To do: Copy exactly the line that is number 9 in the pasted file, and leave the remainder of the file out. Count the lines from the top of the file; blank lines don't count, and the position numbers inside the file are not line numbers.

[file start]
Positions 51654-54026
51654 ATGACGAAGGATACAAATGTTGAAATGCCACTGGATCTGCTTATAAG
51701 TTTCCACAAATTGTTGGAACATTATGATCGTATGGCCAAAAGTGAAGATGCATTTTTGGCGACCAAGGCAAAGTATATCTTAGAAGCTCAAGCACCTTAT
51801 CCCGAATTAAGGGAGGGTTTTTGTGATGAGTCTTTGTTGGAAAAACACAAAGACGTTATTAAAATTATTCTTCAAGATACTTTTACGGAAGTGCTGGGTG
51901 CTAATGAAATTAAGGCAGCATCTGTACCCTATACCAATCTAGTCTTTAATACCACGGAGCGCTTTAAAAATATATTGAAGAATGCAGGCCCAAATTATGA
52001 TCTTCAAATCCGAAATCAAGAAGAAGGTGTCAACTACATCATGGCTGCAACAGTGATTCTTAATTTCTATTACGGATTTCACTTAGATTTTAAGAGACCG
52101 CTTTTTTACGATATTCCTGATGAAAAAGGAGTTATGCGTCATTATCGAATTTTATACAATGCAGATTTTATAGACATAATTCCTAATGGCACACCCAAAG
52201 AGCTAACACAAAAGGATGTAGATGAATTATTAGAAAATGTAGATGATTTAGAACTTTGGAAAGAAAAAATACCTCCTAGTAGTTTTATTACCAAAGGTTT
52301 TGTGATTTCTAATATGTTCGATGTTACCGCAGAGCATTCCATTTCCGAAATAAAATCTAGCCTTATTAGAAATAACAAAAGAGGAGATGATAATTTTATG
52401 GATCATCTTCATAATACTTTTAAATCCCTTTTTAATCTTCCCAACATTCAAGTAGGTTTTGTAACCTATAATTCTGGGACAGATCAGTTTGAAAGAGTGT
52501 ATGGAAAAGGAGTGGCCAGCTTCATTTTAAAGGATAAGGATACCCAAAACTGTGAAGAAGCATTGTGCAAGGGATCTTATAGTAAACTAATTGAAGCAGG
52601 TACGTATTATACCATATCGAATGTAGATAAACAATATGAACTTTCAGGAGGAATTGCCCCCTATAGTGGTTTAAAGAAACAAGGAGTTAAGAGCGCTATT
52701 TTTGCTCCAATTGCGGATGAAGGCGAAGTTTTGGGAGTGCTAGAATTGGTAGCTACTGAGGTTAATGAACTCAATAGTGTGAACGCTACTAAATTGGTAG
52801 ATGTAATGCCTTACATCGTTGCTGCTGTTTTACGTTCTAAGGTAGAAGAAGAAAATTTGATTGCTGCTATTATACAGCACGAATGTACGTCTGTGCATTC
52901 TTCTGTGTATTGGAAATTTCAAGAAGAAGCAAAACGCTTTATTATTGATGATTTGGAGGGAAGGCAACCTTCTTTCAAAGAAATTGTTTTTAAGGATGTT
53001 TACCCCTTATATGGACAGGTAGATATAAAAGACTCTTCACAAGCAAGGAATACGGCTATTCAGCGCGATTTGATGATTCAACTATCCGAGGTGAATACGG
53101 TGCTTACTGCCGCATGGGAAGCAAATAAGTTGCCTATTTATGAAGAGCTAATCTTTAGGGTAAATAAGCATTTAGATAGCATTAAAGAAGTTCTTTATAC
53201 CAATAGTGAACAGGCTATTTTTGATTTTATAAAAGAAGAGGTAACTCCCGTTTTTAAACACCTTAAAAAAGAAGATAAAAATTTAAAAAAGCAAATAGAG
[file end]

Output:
52301 TGTGATTTCTAATATGTTCGATGTTACCGCAGAGCATTCCATTTCCGAAATAAAATCTAGCCTTATTAGAAATAACAAAAGAGGAGATGATAATTTTATG